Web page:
Mindfulness

, Volume 9, Issue 2, pp 636–644 | Cite as

The Association Between Dispositional Mindfulness and Management Self-Efficacy Among Early Childhood Education Managers in Head Start

ORIGINAL PAPER
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Abstract

Head Start is a federally-funded early childhood education program whose primary goal is to increase school readiness for low-income children less than 5 years of age. Managers in Head Start programs have stressful jobs. They must adhere to complex federal program performance standards while addressing the needs of their staff, who work with children and families facing stressful social circumstances. Dispositional mindfulness is associated with greater self-efficacy in the face of challenges, but there are no data on the association between dispositional mindfulness and management self-efficacy among leaders of early childhood education programs. In 2012, the Pennsylvania Head Start Staff Wellness Survey, an anonymous, web-based survey, was administered to managers in 66 Head Start and Early Head Start programs in Pennsylvania. For 480 of the 552 (87%) managers in these programs, data were available on their levels of dispositional mindfulness (Cognitive and Affective Mindfulness Scale-Revised) and management self-efficacy (Principal Self-Efficacy Scale). After adjustment, a 1 SD higher mindfulness score was associated with a 0.41 SD (95% confidence interval [CI], 0.31 to 0.51) higher management self-efficacy score (p < .001). Managers in the highest versus lowest quartile of dispositional mindfulness had a 1.05 SD (95% CI, 0.79 to 1.30) higher management self-efficacy score, after adjustment (p < .001). Managers in Head Start and Early Head Start who had higher levels of dispositional mindfulness reported greater management self-efficacy. Interventions to promote mindfulness among leaders of early childhood education programs may be one approach to improve their management self-efficacy and promote effective leadership.

Keywords

Head Start Mindfulness Management self-efficacy Educational leadership Early childhood education 

Notes

Acknowledgements

We thank all the Head Start and Early Head Start staff who completed the survey and the Pennsylvania Head Start Association for assisting with the recruitment of the Head Start and Early Head Start programs that participated in the study. We also thank David F. Tucker for his technical assistance on the web-based survey design; Rachel A. Gooze, PhD, MPH for her assistance with data collection; and Chantelle N. Hart, PhD, Jay S. Fagan, PhD, Kathleen C. Gallagher, PhD, and Robert Kramer, MFA for their helpful suggestions on earlier drafts of this manuscript.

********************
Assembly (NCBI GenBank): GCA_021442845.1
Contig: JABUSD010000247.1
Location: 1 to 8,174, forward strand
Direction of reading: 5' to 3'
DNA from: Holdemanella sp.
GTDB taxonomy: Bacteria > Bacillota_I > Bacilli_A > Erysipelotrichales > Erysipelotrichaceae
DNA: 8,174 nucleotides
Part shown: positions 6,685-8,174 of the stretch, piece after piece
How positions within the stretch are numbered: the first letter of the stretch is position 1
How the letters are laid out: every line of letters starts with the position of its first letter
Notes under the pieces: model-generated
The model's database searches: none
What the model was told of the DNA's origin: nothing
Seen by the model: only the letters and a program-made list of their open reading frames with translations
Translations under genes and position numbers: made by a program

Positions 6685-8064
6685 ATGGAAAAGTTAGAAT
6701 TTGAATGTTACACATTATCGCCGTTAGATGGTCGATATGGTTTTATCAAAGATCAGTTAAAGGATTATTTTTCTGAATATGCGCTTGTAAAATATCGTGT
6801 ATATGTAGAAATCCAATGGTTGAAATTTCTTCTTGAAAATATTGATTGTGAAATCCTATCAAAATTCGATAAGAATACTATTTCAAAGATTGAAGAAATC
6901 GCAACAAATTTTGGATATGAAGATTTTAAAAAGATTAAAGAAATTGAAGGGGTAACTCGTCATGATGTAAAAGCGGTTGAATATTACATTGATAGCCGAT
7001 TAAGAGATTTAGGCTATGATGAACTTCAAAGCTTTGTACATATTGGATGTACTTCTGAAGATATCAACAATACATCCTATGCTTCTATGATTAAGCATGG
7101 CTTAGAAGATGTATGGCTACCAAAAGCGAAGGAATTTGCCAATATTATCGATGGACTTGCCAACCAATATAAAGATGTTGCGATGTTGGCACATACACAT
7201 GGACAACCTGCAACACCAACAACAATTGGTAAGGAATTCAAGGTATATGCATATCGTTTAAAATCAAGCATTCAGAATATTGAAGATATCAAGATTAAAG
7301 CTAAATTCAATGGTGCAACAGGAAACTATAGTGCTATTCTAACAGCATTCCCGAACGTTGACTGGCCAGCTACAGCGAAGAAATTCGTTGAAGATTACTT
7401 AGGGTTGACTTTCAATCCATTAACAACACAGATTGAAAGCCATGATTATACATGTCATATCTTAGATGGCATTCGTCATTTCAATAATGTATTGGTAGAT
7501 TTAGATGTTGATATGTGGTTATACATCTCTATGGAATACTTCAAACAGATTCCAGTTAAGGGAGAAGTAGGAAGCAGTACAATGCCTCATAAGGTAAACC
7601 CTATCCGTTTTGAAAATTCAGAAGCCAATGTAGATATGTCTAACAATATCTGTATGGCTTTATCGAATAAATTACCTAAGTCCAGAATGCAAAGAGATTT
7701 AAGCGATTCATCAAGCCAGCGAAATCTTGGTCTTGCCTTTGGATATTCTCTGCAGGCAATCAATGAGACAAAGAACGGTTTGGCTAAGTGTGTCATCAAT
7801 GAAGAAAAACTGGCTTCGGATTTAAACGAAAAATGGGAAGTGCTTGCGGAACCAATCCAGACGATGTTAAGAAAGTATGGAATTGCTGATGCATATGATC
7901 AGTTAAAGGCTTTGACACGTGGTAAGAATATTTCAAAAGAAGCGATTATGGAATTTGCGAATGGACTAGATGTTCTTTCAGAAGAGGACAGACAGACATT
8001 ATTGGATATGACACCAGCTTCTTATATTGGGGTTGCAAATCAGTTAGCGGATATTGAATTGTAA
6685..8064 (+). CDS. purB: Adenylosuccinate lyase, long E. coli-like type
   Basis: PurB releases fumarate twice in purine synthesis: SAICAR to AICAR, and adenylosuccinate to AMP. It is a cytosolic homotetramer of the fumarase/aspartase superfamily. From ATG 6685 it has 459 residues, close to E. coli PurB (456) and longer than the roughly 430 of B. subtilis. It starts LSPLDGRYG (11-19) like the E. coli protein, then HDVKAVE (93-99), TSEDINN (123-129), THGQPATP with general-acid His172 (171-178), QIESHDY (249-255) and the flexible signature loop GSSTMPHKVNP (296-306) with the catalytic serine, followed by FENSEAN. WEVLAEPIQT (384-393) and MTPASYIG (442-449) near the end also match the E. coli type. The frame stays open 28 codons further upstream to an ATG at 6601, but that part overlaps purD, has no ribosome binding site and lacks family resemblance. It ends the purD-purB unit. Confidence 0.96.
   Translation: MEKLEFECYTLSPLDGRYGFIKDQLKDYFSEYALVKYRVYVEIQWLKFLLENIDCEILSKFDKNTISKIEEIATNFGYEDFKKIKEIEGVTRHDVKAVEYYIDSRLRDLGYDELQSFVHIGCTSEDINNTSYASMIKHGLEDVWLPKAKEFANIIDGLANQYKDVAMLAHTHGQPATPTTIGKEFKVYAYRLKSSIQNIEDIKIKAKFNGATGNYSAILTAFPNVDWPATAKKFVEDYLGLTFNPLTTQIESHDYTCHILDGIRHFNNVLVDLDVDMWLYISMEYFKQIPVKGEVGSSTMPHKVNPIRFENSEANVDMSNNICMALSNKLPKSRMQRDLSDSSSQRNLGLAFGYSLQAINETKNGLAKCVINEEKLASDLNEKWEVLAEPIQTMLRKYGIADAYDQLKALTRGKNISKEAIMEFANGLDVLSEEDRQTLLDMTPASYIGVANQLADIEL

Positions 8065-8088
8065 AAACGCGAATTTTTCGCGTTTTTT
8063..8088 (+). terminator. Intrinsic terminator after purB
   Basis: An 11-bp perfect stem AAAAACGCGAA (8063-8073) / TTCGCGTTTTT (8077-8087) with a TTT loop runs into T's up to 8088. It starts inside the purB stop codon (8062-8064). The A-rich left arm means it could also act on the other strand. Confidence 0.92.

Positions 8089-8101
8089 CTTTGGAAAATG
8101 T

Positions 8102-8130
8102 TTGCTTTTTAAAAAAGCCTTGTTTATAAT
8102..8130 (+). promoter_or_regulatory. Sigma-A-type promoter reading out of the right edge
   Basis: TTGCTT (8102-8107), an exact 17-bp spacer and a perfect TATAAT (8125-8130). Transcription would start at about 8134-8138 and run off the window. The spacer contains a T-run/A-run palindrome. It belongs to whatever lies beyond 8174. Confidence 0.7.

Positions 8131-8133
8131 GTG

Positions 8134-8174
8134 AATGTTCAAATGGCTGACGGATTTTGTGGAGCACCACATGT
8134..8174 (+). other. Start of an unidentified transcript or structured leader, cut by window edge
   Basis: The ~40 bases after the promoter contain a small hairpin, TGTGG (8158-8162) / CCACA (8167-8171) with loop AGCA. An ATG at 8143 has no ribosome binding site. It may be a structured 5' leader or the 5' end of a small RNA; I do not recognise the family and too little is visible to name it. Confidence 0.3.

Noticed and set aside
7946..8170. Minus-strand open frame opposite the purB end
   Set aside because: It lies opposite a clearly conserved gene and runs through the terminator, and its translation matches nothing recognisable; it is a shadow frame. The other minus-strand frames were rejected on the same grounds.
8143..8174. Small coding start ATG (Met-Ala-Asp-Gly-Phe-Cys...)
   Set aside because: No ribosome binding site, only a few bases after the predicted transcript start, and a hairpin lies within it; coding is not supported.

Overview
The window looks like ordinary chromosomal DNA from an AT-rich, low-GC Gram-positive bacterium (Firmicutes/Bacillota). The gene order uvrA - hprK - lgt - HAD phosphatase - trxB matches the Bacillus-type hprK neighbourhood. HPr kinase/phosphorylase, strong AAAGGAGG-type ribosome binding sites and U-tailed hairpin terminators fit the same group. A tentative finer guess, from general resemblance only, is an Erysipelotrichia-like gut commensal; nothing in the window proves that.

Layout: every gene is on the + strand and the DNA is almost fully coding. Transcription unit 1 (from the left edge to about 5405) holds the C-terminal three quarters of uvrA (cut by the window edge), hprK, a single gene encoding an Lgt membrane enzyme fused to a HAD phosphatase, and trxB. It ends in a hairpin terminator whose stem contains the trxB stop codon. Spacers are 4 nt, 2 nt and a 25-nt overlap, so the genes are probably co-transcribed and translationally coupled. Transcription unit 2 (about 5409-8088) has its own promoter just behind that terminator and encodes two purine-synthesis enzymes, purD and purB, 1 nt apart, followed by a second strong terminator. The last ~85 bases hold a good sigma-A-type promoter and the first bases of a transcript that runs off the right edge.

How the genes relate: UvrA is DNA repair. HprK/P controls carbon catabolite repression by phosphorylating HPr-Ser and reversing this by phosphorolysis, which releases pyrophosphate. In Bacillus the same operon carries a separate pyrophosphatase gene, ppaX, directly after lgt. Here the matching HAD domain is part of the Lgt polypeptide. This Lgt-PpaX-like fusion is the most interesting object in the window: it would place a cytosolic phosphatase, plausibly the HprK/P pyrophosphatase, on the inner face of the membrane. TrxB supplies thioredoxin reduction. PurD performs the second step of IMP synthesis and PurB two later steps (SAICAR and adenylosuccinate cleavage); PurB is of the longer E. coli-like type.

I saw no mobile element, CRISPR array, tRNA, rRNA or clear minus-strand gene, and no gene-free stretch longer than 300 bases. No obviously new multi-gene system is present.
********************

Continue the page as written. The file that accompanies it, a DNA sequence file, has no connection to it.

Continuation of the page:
This work was supported, in part, through a University Fellowship to Rachel A. Gooze from the Graduate School at Temple University, Philadelphia, Pennsylvania. Temple University had no role in the design and conduct of the study; in the collection, analysis, and interpretation of the data; or in the preparation, review, or approval of the manuscript.

Author Contributions

BB designed and executed the study, conducted the data analyses, and drafted the paper. RW contributed to the design, analysis of the data, and writing the paper.

Compliance with Ethical Standards

Ethics Statement

This study was approved by the institutional review board at Temple University. Informed consent was obtained from all individual participants included in the study.

Conflict of Interest

The authors declare that they have no conflicts of interest.

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Copyright information

© Springer Science+Business Media, LLC 2017

Authors and Affiliations

  1. 1.Department of Social and Behavioral Health Science, College of Public HealthTemple UniversityPhiladelphiaUSA
  2. 2.Department of Epidemiology and Biostatistics, College of Public HealthTemple UniversityPhiladelphiaUSA

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